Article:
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Photograph by Juno Gemes.  All rights reserved.

Vale, Robert Adamson
(1943 – 2022)


Devin Johnston, Flood Editions

Robert Adamson (17 May 1943–16 December 2022) died today of liver cancer. He is widely recognized as one of our greatest poets, “one of Australia’s national treasures” (as John Ashbery wrote). Adamson grew up in Neutral Bay, a harbourside suburb of Sydney, and on the Hawkesbury River. Through his childhood, he often sought refuge on the Hawkesbury at the home of his paternal grandfather Fa-Fa, a fisherman. Adamson himself fished the river for over six decades. With the photographer Juno Gemes—his wife and collaborator—he found a lasting home on the river, on Cheero Point. The river flowed through his life and writing, as both source and subject. He is, among other things, a great poet of place: “Adamson is that rare instance of a poet who can touch all the world and yet stay particular, local to the body he’s been given in a literal time and place” (according to Robert Creeley).

During a tumultuous youth, he found his way to poetry, and over the past half-century he produced twenty-one books of poetry and three books of prose, including his celebrated autobiography, Inside Out. His work has been regularly published in the United States and Britain, as well as in Australia and it has been translated into seven languages. The recipient of many awards and prizes—including the National Book Council’s Banjo Award, the New South Wales Literary Awards’ Kenneth Slessor Prize and the Victorian Premier’s Literary Award for poetry—Adamson was awarded the F.A.W. Christopher Brennan prize in 1994, for lifetime achievement in literature. He has successfully combined the careers of writer, editor and publisher. From 1970 to 1985 he edited New Poetry and in 1988, with Juno Gemes, he established Paper Bark Press. He was known as a generous mentor to younger poets and champion of new writing. He was appointed as the inaugural CAL Chair of Australian Poetry at U.T.S. from 2012–2015.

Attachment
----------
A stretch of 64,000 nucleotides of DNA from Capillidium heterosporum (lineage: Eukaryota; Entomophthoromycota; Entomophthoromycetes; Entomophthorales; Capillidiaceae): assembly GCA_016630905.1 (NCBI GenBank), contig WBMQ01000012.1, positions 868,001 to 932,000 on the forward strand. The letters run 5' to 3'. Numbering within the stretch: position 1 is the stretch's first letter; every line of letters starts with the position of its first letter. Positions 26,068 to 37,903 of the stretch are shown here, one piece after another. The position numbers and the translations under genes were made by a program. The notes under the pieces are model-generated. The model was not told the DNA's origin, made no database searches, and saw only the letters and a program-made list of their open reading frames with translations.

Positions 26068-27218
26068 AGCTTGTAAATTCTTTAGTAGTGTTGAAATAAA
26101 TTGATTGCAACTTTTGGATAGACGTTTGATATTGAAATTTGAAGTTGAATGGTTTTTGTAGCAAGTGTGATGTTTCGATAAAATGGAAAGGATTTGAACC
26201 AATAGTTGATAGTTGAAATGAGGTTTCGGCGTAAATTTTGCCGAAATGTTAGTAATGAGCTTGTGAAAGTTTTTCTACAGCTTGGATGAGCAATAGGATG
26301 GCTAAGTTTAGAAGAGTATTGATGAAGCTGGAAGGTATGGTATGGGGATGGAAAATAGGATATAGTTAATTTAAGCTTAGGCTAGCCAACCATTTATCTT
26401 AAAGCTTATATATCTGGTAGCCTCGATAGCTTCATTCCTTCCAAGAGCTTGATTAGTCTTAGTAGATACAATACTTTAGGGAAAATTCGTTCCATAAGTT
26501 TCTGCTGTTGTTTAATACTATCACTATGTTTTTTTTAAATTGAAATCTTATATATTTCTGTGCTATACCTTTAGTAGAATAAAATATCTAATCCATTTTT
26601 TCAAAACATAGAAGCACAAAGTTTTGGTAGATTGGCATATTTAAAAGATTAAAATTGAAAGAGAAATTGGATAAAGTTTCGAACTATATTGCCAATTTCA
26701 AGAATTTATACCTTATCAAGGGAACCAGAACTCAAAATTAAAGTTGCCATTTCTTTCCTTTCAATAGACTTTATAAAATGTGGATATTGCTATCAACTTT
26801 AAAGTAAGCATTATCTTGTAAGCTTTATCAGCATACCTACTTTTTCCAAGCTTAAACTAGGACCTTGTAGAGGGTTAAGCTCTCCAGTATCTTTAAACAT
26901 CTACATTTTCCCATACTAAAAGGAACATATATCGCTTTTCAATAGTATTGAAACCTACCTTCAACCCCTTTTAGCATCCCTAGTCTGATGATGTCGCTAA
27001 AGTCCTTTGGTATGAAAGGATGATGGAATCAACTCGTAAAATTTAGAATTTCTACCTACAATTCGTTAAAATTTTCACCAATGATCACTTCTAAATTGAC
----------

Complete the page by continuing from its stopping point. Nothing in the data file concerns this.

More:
Adamson is a great poet of the human heart as well as the natural world. Always, he returns to the Hawkesbury, exploring its waters and wildlife for psychological resonances, guided by the past. As he writes in the poem “Reaching Light”: “Where was it we left from? / We say the journey’s up, but maybe // memory sinks deeper.”

He is survived by his wife, Juno Gemes; their son and his wife, Orlando and Nadia Gemes; and his granddaughter, Stella Lucy Gemes; as well as by his sister and brother, Jenny and John Adamson.